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Chemicals in kids new WHO foe

Ministers call for 'decisive action,' while the chemical industry says WHO threatens business

Robert Walgate(walgate@scienceanalysed.com)

BUDAPEST—At a meeting of European health ministers here last week, the World Health Organization (WHO) moved action against synthetic chemicals that affect child development higher on the global health agenda.

Scientists said action was overdue, with tens of thousands of novel chemicals of unknown effect circulating in our bodies, but chemical industry representatives told The Scientist the new stance could delay chemical research and development by 15 years, and raise issues of international competition and equity.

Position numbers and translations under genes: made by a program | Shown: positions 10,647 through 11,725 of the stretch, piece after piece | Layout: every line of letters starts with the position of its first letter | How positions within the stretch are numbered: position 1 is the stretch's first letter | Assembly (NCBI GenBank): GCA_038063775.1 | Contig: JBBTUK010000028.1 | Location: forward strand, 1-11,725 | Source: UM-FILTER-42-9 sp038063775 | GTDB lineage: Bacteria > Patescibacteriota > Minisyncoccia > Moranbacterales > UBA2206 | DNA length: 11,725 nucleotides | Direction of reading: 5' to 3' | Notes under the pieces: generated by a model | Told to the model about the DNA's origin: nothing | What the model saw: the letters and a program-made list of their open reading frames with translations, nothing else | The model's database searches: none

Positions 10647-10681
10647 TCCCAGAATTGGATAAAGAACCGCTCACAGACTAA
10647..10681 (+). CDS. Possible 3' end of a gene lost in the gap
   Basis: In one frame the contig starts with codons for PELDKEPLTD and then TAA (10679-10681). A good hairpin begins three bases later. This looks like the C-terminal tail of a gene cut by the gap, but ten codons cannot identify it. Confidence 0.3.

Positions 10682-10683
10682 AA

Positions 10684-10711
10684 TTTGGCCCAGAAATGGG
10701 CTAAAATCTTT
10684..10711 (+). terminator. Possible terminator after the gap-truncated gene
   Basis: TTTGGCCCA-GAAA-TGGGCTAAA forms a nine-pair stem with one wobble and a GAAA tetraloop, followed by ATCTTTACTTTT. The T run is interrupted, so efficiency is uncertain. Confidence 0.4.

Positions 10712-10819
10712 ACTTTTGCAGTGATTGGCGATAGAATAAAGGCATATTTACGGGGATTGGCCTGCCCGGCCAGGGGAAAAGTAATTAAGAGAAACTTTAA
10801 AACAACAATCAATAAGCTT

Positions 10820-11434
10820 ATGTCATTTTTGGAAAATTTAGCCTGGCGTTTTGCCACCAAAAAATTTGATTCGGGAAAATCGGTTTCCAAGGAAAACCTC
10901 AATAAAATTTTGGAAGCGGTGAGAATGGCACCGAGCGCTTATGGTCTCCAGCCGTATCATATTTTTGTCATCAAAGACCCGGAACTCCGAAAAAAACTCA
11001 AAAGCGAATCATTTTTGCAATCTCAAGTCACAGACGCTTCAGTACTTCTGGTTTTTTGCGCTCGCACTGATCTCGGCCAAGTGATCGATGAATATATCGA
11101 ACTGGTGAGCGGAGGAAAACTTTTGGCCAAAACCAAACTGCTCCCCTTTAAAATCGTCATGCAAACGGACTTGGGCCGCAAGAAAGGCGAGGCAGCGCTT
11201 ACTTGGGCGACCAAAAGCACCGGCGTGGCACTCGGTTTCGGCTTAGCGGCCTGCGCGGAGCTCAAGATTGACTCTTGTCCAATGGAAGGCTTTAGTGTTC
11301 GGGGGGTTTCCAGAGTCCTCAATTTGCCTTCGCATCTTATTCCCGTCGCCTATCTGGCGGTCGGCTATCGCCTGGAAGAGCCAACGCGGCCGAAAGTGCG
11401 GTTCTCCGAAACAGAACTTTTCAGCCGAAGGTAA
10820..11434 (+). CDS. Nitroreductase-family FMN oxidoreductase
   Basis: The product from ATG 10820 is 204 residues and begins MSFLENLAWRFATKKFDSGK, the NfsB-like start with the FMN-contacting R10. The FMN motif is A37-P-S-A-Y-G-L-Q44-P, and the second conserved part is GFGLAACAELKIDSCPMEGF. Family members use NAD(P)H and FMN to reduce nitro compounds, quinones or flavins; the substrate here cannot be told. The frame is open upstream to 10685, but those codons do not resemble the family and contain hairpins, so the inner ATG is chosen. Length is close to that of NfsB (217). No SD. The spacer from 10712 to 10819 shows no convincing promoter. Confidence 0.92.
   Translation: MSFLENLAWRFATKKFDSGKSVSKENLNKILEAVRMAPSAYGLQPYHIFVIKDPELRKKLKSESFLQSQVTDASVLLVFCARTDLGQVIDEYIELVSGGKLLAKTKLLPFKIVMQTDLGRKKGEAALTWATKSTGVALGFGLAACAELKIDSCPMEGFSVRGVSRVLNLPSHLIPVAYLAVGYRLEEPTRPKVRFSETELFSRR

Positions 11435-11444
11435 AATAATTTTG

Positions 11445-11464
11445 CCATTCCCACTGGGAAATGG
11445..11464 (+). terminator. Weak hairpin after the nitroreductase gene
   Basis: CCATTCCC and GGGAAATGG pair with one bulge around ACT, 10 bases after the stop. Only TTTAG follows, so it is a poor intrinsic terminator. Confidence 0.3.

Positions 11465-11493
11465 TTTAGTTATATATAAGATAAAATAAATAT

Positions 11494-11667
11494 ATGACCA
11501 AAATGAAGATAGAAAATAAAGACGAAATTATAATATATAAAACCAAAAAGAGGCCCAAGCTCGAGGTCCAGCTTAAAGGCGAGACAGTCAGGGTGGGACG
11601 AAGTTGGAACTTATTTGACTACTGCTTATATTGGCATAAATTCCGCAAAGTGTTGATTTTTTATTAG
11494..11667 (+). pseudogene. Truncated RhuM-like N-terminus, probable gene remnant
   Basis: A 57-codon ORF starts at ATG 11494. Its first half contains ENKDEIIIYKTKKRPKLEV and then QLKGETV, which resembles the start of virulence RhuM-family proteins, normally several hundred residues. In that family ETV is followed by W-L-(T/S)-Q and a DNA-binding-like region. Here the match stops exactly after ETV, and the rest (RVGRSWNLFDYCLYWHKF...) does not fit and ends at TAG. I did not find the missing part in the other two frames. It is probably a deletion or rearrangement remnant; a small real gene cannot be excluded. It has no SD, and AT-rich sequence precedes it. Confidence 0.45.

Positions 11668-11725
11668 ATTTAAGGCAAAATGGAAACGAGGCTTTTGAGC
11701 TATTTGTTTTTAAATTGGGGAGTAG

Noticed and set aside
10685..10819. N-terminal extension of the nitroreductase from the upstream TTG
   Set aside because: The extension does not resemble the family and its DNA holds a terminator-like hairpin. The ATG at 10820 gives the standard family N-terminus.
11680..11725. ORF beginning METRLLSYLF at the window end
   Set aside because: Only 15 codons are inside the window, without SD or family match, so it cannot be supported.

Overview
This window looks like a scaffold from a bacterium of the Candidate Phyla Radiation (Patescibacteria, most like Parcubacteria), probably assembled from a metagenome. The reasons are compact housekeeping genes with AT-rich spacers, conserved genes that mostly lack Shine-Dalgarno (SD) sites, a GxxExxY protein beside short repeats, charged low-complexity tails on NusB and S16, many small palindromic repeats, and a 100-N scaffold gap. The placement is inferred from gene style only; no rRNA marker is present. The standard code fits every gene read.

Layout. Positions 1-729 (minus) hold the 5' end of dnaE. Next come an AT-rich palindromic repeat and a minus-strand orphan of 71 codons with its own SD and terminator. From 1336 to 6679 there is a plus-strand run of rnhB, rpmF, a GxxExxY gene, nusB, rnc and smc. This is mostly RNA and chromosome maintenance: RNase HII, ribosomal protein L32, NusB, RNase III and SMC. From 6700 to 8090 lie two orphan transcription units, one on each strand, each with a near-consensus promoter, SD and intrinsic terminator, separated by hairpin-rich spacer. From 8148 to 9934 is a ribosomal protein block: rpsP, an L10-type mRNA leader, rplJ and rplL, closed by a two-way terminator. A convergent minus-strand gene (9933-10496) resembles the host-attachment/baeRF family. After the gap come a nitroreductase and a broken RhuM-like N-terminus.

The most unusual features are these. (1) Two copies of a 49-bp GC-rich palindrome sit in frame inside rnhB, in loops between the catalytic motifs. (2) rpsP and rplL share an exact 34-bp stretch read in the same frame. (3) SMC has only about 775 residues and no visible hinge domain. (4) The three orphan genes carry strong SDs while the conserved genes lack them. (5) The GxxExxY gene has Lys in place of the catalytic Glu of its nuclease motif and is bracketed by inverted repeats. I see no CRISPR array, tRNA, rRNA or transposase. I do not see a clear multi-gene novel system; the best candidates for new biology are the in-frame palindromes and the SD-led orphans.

Philip Landrigan of Mount Sinai School of Medicine, NY, said in a scientific meeting at the Budapest summit that "children are very heavily exposed to an enormous number of synthetic chemicals that have been invented in the last 30 to 50 years, that didn't even exist before, that are widespread in the environment, and present in children's bodies and mother's milk."

While the toxic effects of a few, like lead and methyl mercury, are...

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